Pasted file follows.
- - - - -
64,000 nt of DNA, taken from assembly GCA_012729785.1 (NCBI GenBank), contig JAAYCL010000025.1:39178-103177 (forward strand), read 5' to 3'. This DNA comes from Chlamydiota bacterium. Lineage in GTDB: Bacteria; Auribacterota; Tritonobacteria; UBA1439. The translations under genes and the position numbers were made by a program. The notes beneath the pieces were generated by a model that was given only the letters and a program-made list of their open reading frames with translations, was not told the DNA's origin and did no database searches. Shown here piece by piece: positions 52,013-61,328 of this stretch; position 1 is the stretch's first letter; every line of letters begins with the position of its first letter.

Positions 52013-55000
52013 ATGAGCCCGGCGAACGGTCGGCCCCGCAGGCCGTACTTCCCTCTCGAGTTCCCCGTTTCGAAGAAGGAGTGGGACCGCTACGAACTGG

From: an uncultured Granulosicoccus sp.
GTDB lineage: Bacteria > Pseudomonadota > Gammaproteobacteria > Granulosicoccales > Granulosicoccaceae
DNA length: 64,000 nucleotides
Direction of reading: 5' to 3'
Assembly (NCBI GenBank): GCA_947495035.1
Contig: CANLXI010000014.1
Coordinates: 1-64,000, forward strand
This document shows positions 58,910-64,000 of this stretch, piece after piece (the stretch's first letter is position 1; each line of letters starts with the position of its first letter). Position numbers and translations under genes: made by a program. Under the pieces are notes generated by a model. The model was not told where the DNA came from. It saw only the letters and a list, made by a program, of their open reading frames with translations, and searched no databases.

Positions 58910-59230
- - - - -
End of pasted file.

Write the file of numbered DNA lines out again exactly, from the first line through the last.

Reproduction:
64,000 nt of DNA, taken from assembly GCA_012729785.1 (NCBI GenBank), contig JAAYCL010000025.1:39178-103177 (forward strand), read 5' to 3'. This DNA comes from Chlamydiota bacterium. Lineage in GTDB: Bacteria; Auribacterota; Tritonobacteria; UBA1439. The translations under genes and the position numbers were made by a program. The notes beneath the pieces were generated by a model that was given only the letters and a program-made list of their open reading frames with translations, was not told the DNA's origin and did no database searches. Shown here piece by piece: positions 52,013-61,328 of this stretch; position 1 is the stretch's first letter; every line of letters begins with the position of its first letter.

Positions 52013-55000
52013 ATGAGCCCGGCGAACGGTCGGCCCCGCAGGCCGTACTTCCCTCTCGAGTTCCCCGTTTCGAAGAAGGAGTGGGACCGCTACGAACTGG

From: an uncultured Granulosicoccus sp.
GTDB lineage: Bacteria > Pseudomonadota > Gammaproteobacteria > Granulosicoccales > Granulosicoccaceae
DNA length: 64,000 nucleotides
Direction of reading: 5' to 3'
Assembly (NCBI GenBank): GCA_947495035.1
Contig: CANLXI010000014.1
Coordinates: 1-64,000, forward strand
This document shows positions 58,910-64,000 of this stretch, piece after piece (the stretch's first letter is position 1; each line of letters starts with the position of its first letter). Position numbers and translations under genes: made by a program. Under the pieces are notes generated by a model. The model was not told where the DNA came from. It saw only the letters and a list, made by a program, of their open reading frames with translations, and searched no databases.

Positions 58910-59230